10/17/2019, LY: (In addition to ONR Quality Made Program) NIST and Pennsylvania State University are leading an AM Data Management working group. This working group is developing a Common Data Dictionary to facilitate the exchange of AM data, including process monitoring information. Data models for process monitoring and simulation can be found here: https://ammd.nist.gov and here: https://www.nist.gov/ambench.

There is a need for a specification on design documentation for intentionally introducing new bulk or surface geometries which can be created through AM.

R&D Needed: No

Recommendation: ASME Y14.46 should consider an annex describing a method to document functional and complex geometric features.

Priority: Low

Organization: ASME

Status of Progress: Green

Update: As noted in the recommendation. ASME Y14.46-2017, Product Definition for Additive Manufacturing [Draft Standard for Trial Use] has been published.

10/17/2019, LY: ASME Y14.46 is transitioning out of draft status. Use cases have been explored to identify gaps in the standard and new material is being developed for incorporation into future version.

A specification is needed to procure AM parts from third parties.

R&D Needed: No

Recommendation: ASTM should complete work on WK51282, New Guide for Additive Manufacturing, General Principles, Requirements for Purchased AM Parts.

Priority: Medium

Organization: ISO/ASME

Status of Progress: Closed

Update: ISO/ASTM 52901, Additive manufacturing - General Principles - Requirements for Purchased AM Parts was published in 2017. WK51282 was the earlier ASTM work item

As noted in Gap D18, working groups are currently developing methods to standardize the geometric dimensioning and tolerancing (GD&T) of AM parts. As these mature, existing V&V methods of checking part conformance to GD&T specifications must be investigated for their compatibility with AM. As part of the design process for AM, the availability of methods to measure and verify AM-unique features must be considered, especially to meet critical performance requirements. This may result in adapting existing NDE methods or creating new methods. This will likely be relevant when measuring AM features such as helixes or other complex shapes, or internal features that are not compatible with common methods such as Go/NoGo gauges or coordinate measuring machines (CMM). Especially in the case of internal features, assessing the ability of ultrasonic or radiographic methods to validate high tolerances will be required.

R&D Needed: Yes, investigation of high resolution radiographic and ultrasonic methods and the maximum achievable resolution and accuracy for GD&T of complex AM designs.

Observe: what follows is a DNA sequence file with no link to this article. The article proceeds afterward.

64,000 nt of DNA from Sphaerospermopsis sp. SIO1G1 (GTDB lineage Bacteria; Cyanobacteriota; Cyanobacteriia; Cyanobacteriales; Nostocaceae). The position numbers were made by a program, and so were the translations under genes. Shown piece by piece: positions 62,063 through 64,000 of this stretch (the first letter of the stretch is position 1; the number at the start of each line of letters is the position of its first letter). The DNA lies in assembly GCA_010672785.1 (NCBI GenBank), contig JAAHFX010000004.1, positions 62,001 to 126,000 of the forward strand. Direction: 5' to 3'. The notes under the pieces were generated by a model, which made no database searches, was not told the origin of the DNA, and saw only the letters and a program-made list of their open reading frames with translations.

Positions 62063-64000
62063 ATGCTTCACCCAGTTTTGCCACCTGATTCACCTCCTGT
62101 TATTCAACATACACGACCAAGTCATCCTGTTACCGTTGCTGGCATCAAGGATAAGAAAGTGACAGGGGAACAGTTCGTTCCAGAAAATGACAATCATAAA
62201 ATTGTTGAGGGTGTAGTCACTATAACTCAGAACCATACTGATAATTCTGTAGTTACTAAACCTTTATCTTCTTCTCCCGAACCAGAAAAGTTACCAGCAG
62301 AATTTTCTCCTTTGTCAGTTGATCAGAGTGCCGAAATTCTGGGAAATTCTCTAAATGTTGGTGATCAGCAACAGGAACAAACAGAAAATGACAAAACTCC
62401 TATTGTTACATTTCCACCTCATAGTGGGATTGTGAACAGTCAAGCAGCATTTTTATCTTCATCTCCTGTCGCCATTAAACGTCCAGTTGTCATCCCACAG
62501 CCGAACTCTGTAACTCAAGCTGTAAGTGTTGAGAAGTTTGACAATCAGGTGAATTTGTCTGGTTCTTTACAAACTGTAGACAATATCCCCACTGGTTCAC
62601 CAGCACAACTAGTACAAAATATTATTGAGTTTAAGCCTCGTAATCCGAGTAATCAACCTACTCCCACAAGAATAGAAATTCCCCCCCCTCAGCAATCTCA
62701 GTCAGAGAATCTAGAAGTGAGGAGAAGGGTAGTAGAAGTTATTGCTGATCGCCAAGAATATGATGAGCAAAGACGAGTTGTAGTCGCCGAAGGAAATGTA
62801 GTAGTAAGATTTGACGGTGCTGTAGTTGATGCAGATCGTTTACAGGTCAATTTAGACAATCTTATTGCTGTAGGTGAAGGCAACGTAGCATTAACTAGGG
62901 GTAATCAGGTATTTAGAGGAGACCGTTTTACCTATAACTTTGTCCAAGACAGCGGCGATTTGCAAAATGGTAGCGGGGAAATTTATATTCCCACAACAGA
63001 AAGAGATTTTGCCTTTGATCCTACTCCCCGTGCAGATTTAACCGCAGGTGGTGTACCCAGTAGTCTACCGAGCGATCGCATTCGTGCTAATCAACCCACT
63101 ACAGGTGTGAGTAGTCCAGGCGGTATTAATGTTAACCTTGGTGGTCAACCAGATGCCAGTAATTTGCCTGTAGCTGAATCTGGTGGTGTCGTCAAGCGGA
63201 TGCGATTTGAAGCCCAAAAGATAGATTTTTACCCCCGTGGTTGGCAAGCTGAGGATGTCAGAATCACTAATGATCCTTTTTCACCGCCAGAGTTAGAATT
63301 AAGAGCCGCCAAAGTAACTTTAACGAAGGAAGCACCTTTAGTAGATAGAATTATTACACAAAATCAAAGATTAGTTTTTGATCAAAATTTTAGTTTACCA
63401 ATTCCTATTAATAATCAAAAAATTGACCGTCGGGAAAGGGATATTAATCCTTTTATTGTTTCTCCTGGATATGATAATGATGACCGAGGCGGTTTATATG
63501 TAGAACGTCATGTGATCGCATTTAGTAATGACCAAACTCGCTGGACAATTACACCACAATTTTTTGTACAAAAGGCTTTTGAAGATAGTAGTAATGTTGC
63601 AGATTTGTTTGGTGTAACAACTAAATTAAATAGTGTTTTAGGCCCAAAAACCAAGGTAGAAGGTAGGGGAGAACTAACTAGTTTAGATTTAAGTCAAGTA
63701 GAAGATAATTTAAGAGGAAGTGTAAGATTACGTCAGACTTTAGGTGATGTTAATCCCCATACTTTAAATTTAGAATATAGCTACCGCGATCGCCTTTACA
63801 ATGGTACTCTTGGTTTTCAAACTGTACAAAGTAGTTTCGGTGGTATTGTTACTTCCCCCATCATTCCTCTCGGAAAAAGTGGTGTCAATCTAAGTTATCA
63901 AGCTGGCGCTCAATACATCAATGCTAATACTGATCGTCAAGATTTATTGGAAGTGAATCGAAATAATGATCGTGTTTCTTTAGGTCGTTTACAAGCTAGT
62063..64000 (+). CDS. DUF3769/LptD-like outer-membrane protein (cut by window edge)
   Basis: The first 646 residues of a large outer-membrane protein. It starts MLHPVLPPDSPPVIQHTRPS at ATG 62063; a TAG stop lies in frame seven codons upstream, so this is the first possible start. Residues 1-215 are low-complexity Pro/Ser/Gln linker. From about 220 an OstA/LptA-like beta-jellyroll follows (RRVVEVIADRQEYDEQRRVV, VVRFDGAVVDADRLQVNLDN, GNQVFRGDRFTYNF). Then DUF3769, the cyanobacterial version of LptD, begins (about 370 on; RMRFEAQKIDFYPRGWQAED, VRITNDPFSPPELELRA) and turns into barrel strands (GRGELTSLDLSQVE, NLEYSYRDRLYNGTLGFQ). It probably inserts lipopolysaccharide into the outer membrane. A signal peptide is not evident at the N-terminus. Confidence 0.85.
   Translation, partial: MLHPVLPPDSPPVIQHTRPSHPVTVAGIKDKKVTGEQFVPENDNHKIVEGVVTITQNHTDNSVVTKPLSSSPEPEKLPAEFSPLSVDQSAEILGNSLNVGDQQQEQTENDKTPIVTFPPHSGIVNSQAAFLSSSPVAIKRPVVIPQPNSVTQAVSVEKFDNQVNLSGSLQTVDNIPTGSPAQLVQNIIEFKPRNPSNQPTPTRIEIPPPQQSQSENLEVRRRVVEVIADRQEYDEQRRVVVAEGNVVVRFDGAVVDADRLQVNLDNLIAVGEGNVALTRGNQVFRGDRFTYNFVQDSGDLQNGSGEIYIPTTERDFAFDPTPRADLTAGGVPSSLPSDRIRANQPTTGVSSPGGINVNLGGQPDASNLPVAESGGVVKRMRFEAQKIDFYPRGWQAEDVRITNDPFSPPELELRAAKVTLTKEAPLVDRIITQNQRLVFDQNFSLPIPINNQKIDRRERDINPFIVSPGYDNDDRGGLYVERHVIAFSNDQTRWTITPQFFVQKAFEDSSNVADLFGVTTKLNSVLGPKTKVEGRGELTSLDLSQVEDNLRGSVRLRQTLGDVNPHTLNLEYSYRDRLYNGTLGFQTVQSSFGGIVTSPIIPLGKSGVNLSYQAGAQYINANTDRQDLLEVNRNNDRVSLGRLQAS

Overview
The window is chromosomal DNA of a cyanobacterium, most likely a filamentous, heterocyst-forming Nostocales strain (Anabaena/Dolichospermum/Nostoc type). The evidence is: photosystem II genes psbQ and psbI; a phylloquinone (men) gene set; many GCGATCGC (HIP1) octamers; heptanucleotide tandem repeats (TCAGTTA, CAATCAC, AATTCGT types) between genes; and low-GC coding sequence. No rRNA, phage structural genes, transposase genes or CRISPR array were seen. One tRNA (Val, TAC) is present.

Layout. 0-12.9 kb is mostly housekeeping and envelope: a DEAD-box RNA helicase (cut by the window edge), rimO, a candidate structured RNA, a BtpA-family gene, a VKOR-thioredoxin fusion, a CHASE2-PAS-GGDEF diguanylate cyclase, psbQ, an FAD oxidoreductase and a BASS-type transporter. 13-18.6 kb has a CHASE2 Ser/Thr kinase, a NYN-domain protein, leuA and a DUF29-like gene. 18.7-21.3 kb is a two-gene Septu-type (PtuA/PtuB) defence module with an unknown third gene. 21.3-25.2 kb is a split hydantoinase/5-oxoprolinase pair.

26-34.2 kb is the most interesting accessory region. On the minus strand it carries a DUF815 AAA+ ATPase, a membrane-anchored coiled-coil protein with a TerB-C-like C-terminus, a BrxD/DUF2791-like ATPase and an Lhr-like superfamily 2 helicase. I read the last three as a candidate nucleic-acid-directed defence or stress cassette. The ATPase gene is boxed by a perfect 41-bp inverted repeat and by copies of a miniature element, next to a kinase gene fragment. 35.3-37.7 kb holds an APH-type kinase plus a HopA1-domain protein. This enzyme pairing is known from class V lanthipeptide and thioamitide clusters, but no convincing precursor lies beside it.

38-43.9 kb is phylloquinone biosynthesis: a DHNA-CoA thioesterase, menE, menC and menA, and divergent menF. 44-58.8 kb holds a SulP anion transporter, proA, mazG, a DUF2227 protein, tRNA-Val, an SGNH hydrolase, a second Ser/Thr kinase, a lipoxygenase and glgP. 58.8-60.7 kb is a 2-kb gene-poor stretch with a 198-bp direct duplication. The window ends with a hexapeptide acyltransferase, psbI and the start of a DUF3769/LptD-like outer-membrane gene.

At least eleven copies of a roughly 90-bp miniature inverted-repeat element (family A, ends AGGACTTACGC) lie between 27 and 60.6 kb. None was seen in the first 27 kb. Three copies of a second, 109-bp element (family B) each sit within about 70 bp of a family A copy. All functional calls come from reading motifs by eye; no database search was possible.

Recommendation: As GD&T standards continue to develop, perform parallel investigations of validation methods to ensure V&V is possible. See also Gap NDE4, Dimensional Metrology of Internal Features.

Priority: Medium

Organization: ISO/TC 261/ASTM F42, ASTM E07.01, ASTM E07.02, ASME B89, ASME Y14.46, ISO/TC 10

Status of Progress: Not Started

Update: A standard on methods to verify that complex AM parts meet design requirements is needed. ASME Y14.46-2017, Product Definition for Additive Manufacturing [Draft Standard for Trial Use] will address how to document AM-unique design features, but not how to inspect/verify the design. Y14.46 included a non-mandatory appendix with guidance on quality assurance (QA) parameters and references that may be used to develop design validation methods. ASME B89 (dimensional metrology) is working jointly with Y14.46. ISO/ASTM 52910-17, Standard Guidelines for Design for Additive Manufacturing provides guidance for AM designers to “work with their quality groups to ascertain if appropriate inspection and qualification processes are available or need to be developed for the types of parts that they are designing.”

10/17/2019, LY: ASME Y14.46 is transitioning out of draft status. Use cases have been explored to identify gaps in the standard and new material is being developed for incorporation into future version, including challenges with inspection. See D18.

A standardized design is needed for AM process chain integrating key AM considerations/design tools in each design stage.

R&D Needed: Yes

Recommendation: Develop a standardized design for AM process chain that specifies and integrates the key AM considerations and suggested design tools in each generic design stage. The process chain can be expanded from ISO/ASTM 52910-2017, Standard Guidelines for Design for Additive Manufacturing stages and complimented with design tools to address specific AM needs for each task within the stages. The standardized design for AM process chain can be used by various industries to roll out site-specific DFAM process and digitalization implementation.

Priority: Medium

Organization: ASTM F42/ISO TC 261 JG 73, NIST

Status of Progress: New

Update: None provided

10/17/2019, LY: ISO TC261/ASTM F42 JG73 efforts with PWI 52951 will address file formats and the integration and preservation of information across the process chain.

There is a need for a specification on desired surface finishes of AM parts that can later be measured and validated against. Current surface finish metrics, such as Ra, do not adequately specify surface finish requirements.

R&D Needed: Yes

Recommendation: ASME should continue its work to develop ASME B46.1-2009, Surface Texture (Surface Roughness, Waviness, and Lay), to address specification requirements of AM surface finishes.

Priority: Medium

Organization: ASME

Status of Progress: New

Update: None provided